On Saturday, the State Department said it had seen photos and videos that appeared to show two Americans who were captured in Ukraine, although it refused to comment on the authenticity of the photos or the condition of the two men.
A State Department spokesman said US officials had been in contact with the two men’s families, Ukrainian authorities and the International Committee of the Red Cross.
The Red Cross declined to comment on the case.
The disappearance of the two men, Alex Drake, 39, and Andy Tay Ngoc Hoen, 27, were reported last week by their families and described by the Foreign Ministry on Saturday as “captured by Russian military forces in Ukraine”. Both are American veterans who volunteered to fight in Ukraine.
The Russian government has not publicly commented on the reports.
On Friday, short videos were posted on YouTube purporting to show the two men saying in Russian, “I am against war.” It was not clear when the videos were recorded or by whom.
Then the Russian state channel RT said it had interviewed the men, claiming that they had surrendered to Russian forces and were in a detention center controlled by Russian-backed forces. Watermarked videos on RT, circulating on social media, showed the men, separately, talking to someone off-camera about their experiences.
Drake’s mother, Louise Drake, said on Saturday that she and other members of her family celebrated after watching the first videos, although they were only a few seconds short.
“I’ve seen the people from yesterday over and over,” she said. “It’s great to see him and see him alive.”
Diana Williams, his aunt, said the family was confident it was Mr. Drake in the videos, due to his “body language, facial expressions, gestures, and most importantly, his tender voice”. However, the State Department has not yet told the family whether officials believe the videos are authentic.
Ms. Williams said Mr. Drake, a former US Army sergeant who served two tours in Iraq, had previously warned his mother that if he was ever captured, he might be asked to read from a script. She added that the family understood that everything he said should be taken into account.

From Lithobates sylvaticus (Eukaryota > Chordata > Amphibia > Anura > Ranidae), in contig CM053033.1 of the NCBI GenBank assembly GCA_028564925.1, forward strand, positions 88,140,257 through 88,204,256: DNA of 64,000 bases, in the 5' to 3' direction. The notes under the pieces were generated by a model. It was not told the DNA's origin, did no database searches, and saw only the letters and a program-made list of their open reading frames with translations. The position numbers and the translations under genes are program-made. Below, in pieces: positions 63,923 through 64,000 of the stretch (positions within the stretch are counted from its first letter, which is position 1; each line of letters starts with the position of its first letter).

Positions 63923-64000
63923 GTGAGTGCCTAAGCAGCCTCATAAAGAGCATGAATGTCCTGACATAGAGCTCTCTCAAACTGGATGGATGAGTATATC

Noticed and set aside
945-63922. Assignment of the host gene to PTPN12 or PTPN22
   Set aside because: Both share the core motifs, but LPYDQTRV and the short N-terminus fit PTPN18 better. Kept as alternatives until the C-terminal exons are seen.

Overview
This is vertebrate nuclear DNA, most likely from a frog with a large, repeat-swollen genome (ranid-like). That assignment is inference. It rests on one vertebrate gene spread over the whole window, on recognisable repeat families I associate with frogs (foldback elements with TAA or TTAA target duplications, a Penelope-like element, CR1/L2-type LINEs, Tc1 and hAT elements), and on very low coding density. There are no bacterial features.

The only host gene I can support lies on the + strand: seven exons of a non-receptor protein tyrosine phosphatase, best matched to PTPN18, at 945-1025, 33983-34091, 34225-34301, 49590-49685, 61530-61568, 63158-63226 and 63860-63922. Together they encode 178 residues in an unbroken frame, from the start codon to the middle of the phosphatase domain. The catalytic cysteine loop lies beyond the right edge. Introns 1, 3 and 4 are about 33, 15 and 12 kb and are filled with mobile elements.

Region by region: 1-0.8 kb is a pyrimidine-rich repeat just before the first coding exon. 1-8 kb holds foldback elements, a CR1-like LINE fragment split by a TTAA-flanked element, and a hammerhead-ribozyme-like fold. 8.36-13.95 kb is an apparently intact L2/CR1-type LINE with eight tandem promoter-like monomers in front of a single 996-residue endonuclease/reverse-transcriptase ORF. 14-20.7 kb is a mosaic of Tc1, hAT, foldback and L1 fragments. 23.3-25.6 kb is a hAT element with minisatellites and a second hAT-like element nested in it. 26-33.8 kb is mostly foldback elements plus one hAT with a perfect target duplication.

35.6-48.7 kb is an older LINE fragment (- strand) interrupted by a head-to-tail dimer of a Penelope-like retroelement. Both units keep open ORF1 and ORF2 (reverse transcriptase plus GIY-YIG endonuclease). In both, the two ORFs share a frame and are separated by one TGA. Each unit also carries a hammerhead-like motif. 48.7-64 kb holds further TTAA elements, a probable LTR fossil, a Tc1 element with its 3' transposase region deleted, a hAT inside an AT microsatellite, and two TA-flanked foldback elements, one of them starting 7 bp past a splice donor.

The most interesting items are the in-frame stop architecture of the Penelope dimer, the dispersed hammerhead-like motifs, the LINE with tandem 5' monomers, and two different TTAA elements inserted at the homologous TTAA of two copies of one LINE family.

“After the great relief we felt watching the videos, we are also concerned because we now know he is in a captive situation,” she said.
Huynh’s fiancée, Darla Black, Joy Black’s mother, said she also felt relieved watching the videos.
It is a comfort to hear his voice, said the elderly Mrs. Black. “It’s not a situation we want him to be in, but as long as he’s talking, he’s breathing.”
She said the inflection and cadence of the man’s voice in the video was familiar, though they weren’t sure it was Mr. Huynh.
Ms. Black said the videos reminded her of recordings of Vietnamese prisoners of war. “Everyone knows that prisoners are not free to express what they think,” she said.
The State Department declined to comment in detail on the case, citing privacy concerns. But he repeated President Biden’s warning on Friday, when he told reporters, “I want to repeat: Americans should not go to Ukraine now.”
He said the administration didn’t know where the men were.
Last week, a court in eastern Ukraine occupied by Russia Three foreign fighters were sentenced to deathAccusing men from Britain and Morocco of mercenaries. Western countries condemned the ruling, and legal experts said the trial was apparently calculated as a warning to foreign volunteers that if captured, they could be denied the protections afforded to prisoners of war under the Geneva Conventions.
conventions, that govern the law of war To which Russia has signed, it specifies that captured volunteer fighters can also be considered prisoners of war. The basic definition of a mercenary under international law is a person who primarily fights for financial gain and is paid significantly more than the local armed forces.